McGill needs to rethink its mental health response to COVID-19

Living through a pandemic is mentally demanding, if not extremely jarring. Concerns over a parallel mental health epidemic have prompted international organizations and the Government of Canada to funnel resources into virtual mental health services. On May 3, Prime Minister Justin Trudeau announced a $240 million investment to support virtual mental health and well-being facilities. While virtual replacements for mental health care have also been the alternative of choice for McGill, the distressing uncertainty looming over students calls for a revised approach to student support during this time of crisis. 

Students, who are central in Canadian mental health policies, have been impacted by the pandemic in unique ways that include financial anxieties due to cancelled internships, recalled exchange semesters, reduced access to harm reduction care, and graduate education disruptions. These distinct problems are compounded in cases of domestic abuse, and worries related to the safety of family and friends who are exposed to or battling COVID-19, among other issues. Furthermore, international students face additional precarity because they are ineligible for government emergency benefits, and many find themselves stranded in Canada without the financial means or government permissions to safely travel back to their home countries. 

McGill’s strategy of shifting health services online precludes access to certain types of mental health care, such as addiction treatment. Moreover, McGill’s dismal track record in delivering accessible in-person mental health services foreshadowed an inadequate virtual revision in the wake of the pandemic. The McGill Student Wellness Hub is providing services in the form of webinars, group counselling, and meditation sessions, as well as free and unlimited access to online counselling for all undergraduate and postgraduate students through the mobile application, Keepme.SAFE

While deteriorating mental health is arguably the most common experience as students live through the pandemic, mere virtual replacements of mental health services cannot sufficiently handle the great volume and variety of mental health issues that have become prevalent with the COVID-19 outbreak. The problems caused by the pandemic are neither predictable nor easy to solve. This fact renders virtual alternatives imperfect replacements, and cases where students are dealing with abuse at home, dwindling motivation, unemployment, and other hard-to-resolve situations highlight their inefficiency.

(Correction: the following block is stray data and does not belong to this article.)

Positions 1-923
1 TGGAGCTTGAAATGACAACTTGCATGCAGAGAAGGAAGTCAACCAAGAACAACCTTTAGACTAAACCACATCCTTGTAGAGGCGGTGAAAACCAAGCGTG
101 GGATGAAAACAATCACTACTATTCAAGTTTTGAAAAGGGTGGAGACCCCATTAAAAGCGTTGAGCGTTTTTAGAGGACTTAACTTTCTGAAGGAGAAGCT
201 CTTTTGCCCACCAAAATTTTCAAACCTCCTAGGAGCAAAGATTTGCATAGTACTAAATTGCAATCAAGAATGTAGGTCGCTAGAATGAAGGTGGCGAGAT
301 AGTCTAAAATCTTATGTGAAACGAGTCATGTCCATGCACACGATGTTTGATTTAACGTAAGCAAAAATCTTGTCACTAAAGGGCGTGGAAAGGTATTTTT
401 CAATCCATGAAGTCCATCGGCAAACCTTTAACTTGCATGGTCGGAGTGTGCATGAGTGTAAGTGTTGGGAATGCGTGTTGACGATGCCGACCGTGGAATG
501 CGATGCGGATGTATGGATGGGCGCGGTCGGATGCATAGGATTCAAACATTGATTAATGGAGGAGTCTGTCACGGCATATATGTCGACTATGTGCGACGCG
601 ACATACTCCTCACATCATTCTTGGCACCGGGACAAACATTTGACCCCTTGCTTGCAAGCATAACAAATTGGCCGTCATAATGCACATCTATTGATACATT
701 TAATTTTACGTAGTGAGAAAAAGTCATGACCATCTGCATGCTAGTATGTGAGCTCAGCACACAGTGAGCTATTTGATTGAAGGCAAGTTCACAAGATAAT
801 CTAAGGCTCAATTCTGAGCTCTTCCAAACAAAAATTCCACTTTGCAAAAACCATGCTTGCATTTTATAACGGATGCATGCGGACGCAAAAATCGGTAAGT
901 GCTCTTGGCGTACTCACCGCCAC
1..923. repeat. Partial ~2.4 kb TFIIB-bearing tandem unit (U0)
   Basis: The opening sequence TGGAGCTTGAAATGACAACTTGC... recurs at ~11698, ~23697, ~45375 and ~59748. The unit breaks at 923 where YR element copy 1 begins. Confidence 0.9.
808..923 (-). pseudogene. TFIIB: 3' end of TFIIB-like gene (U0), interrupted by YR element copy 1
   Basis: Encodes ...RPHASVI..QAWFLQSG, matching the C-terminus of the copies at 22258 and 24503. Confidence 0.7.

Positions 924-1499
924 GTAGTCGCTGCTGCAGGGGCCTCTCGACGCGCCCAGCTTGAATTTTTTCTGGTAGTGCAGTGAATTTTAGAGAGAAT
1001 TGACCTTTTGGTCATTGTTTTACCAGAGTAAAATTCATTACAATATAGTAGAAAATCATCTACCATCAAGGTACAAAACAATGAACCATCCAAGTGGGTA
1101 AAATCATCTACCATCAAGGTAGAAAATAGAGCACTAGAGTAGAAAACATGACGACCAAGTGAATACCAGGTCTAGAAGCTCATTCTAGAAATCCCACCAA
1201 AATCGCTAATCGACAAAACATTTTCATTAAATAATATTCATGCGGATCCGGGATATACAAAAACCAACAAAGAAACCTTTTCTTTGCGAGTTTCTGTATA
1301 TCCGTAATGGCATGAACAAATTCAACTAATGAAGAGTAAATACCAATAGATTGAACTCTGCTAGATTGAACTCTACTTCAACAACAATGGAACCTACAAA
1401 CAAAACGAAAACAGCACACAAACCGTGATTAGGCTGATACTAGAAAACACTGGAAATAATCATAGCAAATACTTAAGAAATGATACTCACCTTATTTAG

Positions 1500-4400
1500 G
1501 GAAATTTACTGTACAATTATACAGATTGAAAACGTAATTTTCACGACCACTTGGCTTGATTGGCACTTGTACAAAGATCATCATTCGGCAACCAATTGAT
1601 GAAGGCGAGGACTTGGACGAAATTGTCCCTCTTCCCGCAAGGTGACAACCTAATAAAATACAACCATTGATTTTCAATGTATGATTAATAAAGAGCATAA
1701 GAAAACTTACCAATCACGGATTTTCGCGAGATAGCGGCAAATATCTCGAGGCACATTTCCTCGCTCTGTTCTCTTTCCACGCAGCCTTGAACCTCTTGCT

Though many of the shortcomings of virtual care are inevitable, McGill has displayed patterns of institutional inadequacy in providing accessible mental health services. Insofar that equity applies to everything from internet access and the ability to safely self-isolate, it is worthwhile to devise solutions that do not leave anyone behind. McGill should seize this opportunity to permanently expand its existing resources instead of contracting them by continuing to provide free access to Keepme.SAFE, promoting mutual and community aid programs, and setting up student-run endeavours for issues such as anti-racism support. 

At the heart of this approach lies recognition that the responsibility of mental health exists beyond educational institutions. This is particularly true when the effects on individuals and communities seem palpable and more relatable. During such times of collective grief, mental health support needs to exist materially within communities, as individuals possess a greater capacity to alleviate the suffering of their community members. 

In a student context, this principle manifests in reaching out to teaching assistants and professors who have generously extended deadlines as you figured out where to live after April 30. It includes expressions of gratitude on r/mcgill and abandoning awkwardness toward bitter housemates. Likewise, it may entail offering to do groceries for neighbours who are fearful of venturing out of your apartment building, or even ordering take-out from your local Asian restaurants impacted by business closures and xenophobia

COVID-19 necessitates rethinking how mental health issues can be dealt with and, most importantly, who can provide mental health support. Student wellness at McGill should adapt and combine institutional and community responses to meaningfully mitigate the pressures of what are among the most mentally fatiguing times of our lives. 

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